Tax allowances for 2019/20

Personal Allowance £12,500
Minimum Personal Allowance (on incomes under £100,000) £12,500*
Married Couple's Allowance (MCA) (one of both born before 6th April 1935) £8,915*
MCA limit £29,600
Blind persons allowance £2,450*
Personal Savings Allowance Basic rate £1,000
Personal Savings AllowanceHigher rate £500
Dividend Allowance £2,000

*Note: Personal Allowance is restricted for those in total incomes over £100,000 by £1 for every £2 over this amount.

*Note: Married couple's allowance (MCA) is restricted to 10% of the value and reduces tax due, not tax-free income it is only available where one spouse is born before 6 April 1935. It is also withdrawn by £1 for every £2 of income if an income goes above the limit of £29,600 until it is reduced to the minimum level of £3,450.

*Note: Blind person's allowance can be claimed by those who are registered severely sight impaired (SSI) with a local authority. You do not have to be totally sightless to be registered blind. Any part of this allowance that is unused by the recipient can be transferred to their spouse or civil partner. If either spouses or civil partners are registered blind, they will both get the allowance but this allowance is not available to those who are registered as partially sighted.

Marriage Allowance – This allowance is available to married couples and civil partners where both parties are basic rate tax payers and one party wants to transfer 10% of their personal allowance (£12,500) to the other. This is usually where there is unused allowance available. It effectively reduces the recipient’s tax bill by up to £250 but can only reduce their tax bill to zero i.e. Not create a refund. If you claim the married couple’s allowance above you cannot claim this one.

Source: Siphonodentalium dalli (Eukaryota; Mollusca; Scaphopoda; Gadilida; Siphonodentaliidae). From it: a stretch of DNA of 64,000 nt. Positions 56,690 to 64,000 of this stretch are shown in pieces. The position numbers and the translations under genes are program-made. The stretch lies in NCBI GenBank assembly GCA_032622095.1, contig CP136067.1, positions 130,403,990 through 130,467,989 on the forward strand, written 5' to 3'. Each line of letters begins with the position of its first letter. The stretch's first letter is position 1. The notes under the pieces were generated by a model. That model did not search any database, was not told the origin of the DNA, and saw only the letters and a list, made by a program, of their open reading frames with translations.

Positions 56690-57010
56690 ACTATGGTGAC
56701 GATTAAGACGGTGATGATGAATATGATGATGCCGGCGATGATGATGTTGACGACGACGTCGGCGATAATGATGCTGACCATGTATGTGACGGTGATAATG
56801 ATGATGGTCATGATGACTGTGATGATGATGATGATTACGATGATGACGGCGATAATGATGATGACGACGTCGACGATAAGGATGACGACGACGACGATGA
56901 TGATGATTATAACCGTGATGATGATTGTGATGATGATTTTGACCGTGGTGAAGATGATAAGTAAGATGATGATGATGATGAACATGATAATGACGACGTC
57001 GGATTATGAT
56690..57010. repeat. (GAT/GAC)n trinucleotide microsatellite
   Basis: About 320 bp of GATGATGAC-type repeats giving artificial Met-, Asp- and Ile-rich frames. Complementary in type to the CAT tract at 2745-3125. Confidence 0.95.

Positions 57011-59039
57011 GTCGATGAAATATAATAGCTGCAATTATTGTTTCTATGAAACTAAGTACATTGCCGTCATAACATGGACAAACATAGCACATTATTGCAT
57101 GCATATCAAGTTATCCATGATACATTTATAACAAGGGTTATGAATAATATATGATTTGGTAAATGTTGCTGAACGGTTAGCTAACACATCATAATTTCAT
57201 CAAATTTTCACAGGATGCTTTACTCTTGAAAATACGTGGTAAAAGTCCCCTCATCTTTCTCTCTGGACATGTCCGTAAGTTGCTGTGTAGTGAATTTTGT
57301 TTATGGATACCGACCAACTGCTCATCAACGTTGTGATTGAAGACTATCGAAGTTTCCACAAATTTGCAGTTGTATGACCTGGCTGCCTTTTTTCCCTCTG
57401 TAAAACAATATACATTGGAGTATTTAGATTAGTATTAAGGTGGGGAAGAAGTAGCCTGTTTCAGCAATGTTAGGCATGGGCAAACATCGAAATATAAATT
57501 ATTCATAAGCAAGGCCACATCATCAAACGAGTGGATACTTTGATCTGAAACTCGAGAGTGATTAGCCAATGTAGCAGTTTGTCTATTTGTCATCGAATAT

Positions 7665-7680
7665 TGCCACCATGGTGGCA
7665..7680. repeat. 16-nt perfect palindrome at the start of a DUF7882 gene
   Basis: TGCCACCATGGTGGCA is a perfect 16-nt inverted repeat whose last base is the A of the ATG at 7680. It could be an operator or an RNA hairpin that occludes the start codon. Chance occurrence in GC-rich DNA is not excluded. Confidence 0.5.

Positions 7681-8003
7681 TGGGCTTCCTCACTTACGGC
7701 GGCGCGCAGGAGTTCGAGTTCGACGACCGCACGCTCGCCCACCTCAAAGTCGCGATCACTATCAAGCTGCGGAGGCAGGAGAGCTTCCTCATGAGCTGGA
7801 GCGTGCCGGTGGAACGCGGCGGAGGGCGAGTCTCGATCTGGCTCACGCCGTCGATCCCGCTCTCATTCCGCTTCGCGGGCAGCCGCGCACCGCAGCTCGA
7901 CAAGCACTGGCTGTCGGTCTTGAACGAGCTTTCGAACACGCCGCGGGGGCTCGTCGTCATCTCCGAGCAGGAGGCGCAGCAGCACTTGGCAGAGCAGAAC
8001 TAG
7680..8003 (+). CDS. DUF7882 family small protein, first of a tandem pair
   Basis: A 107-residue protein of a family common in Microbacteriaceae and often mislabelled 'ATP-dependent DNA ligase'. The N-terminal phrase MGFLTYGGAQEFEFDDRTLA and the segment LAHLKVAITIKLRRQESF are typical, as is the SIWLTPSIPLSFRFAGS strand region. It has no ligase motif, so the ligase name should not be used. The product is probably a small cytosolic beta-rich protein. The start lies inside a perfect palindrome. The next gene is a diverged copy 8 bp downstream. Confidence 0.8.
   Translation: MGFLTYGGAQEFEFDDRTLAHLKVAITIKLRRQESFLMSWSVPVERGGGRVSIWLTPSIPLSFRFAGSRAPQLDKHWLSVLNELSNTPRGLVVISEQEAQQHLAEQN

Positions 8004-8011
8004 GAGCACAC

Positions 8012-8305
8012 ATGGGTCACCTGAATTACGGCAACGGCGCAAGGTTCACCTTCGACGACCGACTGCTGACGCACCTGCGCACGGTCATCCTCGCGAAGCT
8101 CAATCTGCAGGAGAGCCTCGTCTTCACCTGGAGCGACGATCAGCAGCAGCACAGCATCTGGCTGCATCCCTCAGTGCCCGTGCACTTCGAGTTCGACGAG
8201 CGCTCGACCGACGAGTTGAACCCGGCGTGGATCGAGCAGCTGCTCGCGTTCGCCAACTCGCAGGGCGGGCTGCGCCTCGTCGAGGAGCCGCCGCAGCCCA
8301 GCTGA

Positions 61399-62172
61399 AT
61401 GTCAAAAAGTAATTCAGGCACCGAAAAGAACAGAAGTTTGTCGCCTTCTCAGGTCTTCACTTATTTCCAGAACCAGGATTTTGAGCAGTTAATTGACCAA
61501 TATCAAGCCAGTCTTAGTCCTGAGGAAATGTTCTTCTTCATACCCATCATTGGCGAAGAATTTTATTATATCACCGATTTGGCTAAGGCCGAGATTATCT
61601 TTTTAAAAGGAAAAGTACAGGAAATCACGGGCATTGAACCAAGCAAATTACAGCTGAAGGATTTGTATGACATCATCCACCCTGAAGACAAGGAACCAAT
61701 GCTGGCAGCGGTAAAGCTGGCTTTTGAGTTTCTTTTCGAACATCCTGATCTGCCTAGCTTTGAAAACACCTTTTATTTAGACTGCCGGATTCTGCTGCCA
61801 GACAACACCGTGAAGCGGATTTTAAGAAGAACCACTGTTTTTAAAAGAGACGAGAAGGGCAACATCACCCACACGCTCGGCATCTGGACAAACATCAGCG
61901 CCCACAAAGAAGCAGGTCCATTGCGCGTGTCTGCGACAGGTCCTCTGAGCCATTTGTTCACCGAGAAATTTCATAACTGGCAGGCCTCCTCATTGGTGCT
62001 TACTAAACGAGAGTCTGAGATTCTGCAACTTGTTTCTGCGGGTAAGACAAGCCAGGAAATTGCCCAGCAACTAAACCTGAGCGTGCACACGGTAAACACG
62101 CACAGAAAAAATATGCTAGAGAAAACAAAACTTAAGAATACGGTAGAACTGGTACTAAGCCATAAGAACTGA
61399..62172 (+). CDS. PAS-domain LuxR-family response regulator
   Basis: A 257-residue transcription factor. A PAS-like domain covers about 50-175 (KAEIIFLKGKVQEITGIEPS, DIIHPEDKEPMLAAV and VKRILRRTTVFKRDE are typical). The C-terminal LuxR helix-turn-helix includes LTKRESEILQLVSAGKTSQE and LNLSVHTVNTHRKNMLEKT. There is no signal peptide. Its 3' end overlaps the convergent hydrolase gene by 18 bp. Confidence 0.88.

Personal Savings Allowance (PSA)– This allowance works in conjunction with the starting rate for savings (see below) and means that the first £1,000 (basic rate tax payers) of your savings are not taxable (£500 for higher rate taxpayers, zero for additional rate). If you add up your total income and it is below £18,500 you won’t have to pay tax on your savings.

Dividend Allowance- The first £2,000 of dividends will not be taxable (this was £5,000 in 2017/18). Any dividend payments over this amount will be taxable at a person’s marginal rate. To determine what your marginal rate is, add up all of your taxable income including saving income and dividends then check the table below to see which tax rate applies to you.

Tax rates and bands for 2019/20

First £37,500 of taxable income* 20%*
£37,501 - £150,000* 40%*
£150,001 + 45%
Starting rate - First £5,000 of savings interest** 0%
Standard savings rate - higher rate taxpayers will have a further 20% to pay, additional rate tax payers a further 25% 20%
Dividend income above the allowance but within basic rate tax limit 7.5%
As above but income between £50,001 and £150,000 higher rate tax limit 32.5%
As above but income above £150,000 the higher rate tax limit 38.1%
Inheritance tax Nil Rate Band (NRB) £325,000
Residential Nil Rate Band (RNRB) £150,000
Inheritance tax rate above NRB 40%
Capital Gains tax band - individual £12,000
Capital Gains tax band - trust £6,000
Capital Gains tax rate on excess of band up to basic rate limit 10%#
Capital Gains tax rate on excess of band above basic rate limit 20%#